Common culprits: Antiresorptive drugs such as oral bisphosphonates — alendronate (Fosamax), risedronate (Actonel and Atelvia) and ibandronate (Boniva) — are commonly prescribed for osteoporosis to strengthen bones. They are also used in cancer patients to limit or prevent the spread of cancer to the bones, such as bone metastasis in breast cancer or multiple myeloma. “These drugs can be livesaving and quality-of-life-preserving,” says dentist Thomas Schlieve, M.D., associate professor in the Department of Surgery at UT Southwestern Medical Center in Dallas. “But they can have one side effect: osteonecrosis of the jaw.”
ONJ is a potential side effect of dental surgery while taking these medications. The condition typically occurs after a tooth extraction or some other invasive dental work, which may leave a bit of your jawbone exposed. If the gum tissue is slow to heal or fails to heal entirely, that area of jawbone is left exposed, doesn’t get blood flow and dies. In the early stages, “Osteonecrosis can be asymptomatic, to the point where you don’t even know you have it. Maybe they just feel a rough spot with their tongue,” Schlieve says. If it progresses, the dead bone becomes infected and painful and, in later stages, can spread beyond the bone that supports your teeth to the nerves.
Be proactive. Talk to your doctor about potential alternatives to bisphosphonate drugs that may pose less risk. Before scheduling dental work, discuss your osteoporosis drug history with your oral surgeon and doctor. Typically, the longer a patient is on this medication, the higher the risk is for ONJ. Proactive dental care before and during antiresorptive drug therapy can reduce the risk of developing ONJ by as much as 50 percent.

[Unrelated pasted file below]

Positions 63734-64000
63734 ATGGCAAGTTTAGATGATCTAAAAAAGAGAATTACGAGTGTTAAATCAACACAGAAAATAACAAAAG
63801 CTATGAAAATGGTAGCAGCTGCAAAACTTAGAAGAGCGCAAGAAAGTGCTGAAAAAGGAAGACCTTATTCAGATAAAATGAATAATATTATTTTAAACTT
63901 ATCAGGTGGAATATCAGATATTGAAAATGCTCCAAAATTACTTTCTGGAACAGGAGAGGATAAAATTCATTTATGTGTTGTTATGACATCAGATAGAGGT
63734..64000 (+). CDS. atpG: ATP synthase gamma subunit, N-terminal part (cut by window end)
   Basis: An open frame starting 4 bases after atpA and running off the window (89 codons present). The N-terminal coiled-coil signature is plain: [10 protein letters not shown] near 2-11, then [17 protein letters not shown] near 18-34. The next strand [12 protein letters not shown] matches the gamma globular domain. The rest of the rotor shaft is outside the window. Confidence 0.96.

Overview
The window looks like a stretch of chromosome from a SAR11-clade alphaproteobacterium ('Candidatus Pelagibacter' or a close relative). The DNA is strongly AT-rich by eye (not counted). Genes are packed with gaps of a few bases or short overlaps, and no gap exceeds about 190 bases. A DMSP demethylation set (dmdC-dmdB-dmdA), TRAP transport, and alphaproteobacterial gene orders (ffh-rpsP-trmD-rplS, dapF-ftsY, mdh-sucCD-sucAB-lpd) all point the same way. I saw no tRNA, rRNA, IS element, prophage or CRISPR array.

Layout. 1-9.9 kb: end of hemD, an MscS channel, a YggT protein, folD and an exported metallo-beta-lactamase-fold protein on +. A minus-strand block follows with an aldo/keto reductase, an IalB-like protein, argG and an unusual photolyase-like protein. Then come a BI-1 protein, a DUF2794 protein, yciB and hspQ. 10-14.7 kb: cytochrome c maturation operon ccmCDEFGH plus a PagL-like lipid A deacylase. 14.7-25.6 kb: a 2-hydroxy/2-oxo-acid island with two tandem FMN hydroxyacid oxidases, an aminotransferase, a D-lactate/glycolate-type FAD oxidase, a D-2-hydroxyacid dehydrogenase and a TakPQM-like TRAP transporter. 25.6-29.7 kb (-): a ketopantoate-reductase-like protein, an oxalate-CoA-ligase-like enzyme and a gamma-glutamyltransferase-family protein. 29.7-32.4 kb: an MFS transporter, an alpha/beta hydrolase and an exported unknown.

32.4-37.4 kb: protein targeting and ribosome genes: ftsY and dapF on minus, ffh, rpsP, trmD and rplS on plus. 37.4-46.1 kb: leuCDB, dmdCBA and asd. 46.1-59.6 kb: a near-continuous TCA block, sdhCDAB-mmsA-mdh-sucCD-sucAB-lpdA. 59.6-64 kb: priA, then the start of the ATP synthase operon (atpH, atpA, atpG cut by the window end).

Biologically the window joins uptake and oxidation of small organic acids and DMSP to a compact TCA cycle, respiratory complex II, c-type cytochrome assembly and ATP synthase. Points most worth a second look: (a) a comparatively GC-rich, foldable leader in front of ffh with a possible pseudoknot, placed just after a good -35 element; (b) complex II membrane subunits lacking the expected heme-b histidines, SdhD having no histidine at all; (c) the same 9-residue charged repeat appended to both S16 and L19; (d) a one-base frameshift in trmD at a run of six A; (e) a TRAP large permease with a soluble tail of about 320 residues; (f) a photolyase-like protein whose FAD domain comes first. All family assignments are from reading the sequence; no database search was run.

Keep it clean. Treatment depends on the stage of ONJ at diagnosis. Once all of the bone tissue dies, it can’t be revived. But if caught early, doctors can help reduce bone loss. In the early stages, approximately half of patients will heal through nonsurgical debridement. This involves gently scrubbing the exposed bone twice a day with a prescription-strength antiseptic mouth rinse and a soft baby toothbrush or Q-tip. This helps removes bacteria off of the surface of the bone to prevent it from getting infected and to aid in tissue healing. It also helps loosen things up: Over time, the gums regrow underneath the dead bone and it pops right out.
Consider surgery. Those who don’t heal experience increased pain and recurrent infections, requiring surgery. An oral surgeon who has experience with ONJ removes the dead bone, along with any teeth that may be touching it and a bit of tissue, to make sure no diseased cells remain.
What it can cause: Dry mouth that can increase risk for cavities, gum disease and canker sores. Saliva not only lubricates the mouth, but it also neutralizes the acid produced in the mouth. But as we age, our salivary glands become less active, making us more susceptible to tooth decay. Add to the mix the medications that further reduce our salivary flow, and this can lead to trouble. Without good salivary flow, food can accumulate, putting you at risk for cavities, gum disease, bad breath and fungal infections. And since the mouth’s mucosal lining is protected by that coating of saliva, you can get canker sores more frequently.